Name Some Founders of Great Religions and What Made Them Stand Out?

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Answered by: Quinn, An Expert in the Religious Figures in History Category
Mark Twain once wrote in his work, "The Lowest Animal":

'Man is a religious animal. He is the only religious animal. He is the only animal that has the true religion--several of them...'

While the tone of Mark Twain's statement was clearly sardonic, he cleverly draws our attention to an interesting human tendency; religion building.

The practice of religion building is thousands of years old, and it is as integral to our nature as is our as the instinct to form families and clans. Just as in families and villages, where the dominant member, or members, assert their right to establish the rules as they see fit; the founders of great religions assume power in very similar fashion. In one notable instance a great religion actually began as a family, and that family's father was Abraham.

Abraham, the biblical patriarch, is patronized by three world religions as the man who planted the seeds of their faith. Christians, Jews and Muslims all pay homage to the man whose faith and obedience united men under the rule of the one true God. As a reward for his humble obedience, God promised that He would make Abraham's descendents as numberless as the stars in the sky or the sands on the seashore. Inspired by this promise, Abraham would go on to father two children; Isaac and Ishmael; however, it was from Isaac that the great religion known as Judaism was born.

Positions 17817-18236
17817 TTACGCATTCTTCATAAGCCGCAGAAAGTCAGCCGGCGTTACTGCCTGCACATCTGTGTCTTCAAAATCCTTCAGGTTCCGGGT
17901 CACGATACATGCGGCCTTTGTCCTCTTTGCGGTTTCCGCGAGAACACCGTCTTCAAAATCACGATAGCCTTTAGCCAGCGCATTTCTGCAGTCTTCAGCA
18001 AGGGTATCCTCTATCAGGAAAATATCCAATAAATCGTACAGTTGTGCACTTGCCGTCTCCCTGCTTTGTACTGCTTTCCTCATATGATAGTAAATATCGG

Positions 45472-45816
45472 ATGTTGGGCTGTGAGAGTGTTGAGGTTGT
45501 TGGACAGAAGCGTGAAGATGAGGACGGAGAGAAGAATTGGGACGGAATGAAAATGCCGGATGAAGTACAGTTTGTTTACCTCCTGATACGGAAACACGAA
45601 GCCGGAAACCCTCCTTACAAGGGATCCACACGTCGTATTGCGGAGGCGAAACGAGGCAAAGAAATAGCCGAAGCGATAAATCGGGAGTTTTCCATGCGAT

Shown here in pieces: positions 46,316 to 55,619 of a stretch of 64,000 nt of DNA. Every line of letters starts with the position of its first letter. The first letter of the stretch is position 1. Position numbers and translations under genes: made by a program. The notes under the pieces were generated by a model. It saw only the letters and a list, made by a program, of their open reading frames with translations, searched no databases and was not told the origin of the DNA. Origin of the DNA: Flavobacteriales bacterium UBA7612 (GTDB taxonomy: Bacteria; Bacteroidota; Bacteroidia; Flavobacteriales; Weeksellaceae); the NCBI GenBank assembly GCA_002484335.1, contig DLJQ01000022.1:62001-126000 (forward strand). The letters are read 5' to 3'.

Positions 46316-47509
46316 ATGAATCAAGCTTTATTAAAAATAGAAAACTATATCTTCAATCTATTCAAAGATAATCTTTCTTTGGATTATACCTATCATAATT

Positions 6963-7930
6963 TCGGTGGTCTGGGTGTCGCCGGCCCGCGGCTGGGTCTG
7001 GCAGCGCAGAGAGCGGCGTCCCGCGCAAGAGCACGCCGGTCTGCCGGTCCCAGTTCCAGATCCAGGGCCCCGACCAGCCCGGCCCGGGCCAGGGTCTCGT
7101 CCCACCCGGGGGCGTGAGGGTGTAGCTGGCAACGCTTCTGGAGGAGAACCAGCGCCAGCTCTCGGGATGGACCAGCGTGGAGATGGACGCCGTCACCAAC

Fatherhood is not the only model upon which the founders of great religions establish their authority. There is also the tried and true method of being selected by the Almighty for a secret and holy purpose. For this, there is no better example than that of Joseph Smith; founder of the Church of Jesus Christ of Latter Day Saints.

Joseph Smith, was by no means a fatherly figure when he set out to establish his truer and purer Christianity. He was quite young and socially insignificant on the night that the angel Moroni appeared to him. He was stunned and totally unworthy when Moroni mentioned some mysterious golden plates that were hidden away for safe keeping, and that he, Joseph, would soon be given to translate the restored gospel of Jesus Christ from.

But Joseph quickly learned that it was not necessary to be the dominant and fatherly patriarch in order to make his religion building vision a reality. He had something just as effective; he had hidden mystical knowledge. He had the angel that brought him his divine mission. All he needed now was a group of trustworthy men to act as his inner circle. This group of disciples would share his secrets and spread the news of this great new prophet of the restored christian faith.

In contrast to the Hebrew patriarch, Abraham, who raised a great religion from his loins; Joseph Smith was, in a sense, 'born' into his religion, through a sort of mystical rebirth.

Either way these men distinguished themselves from the 'herd' in a unique and powerful way; and success was the inevitable result.

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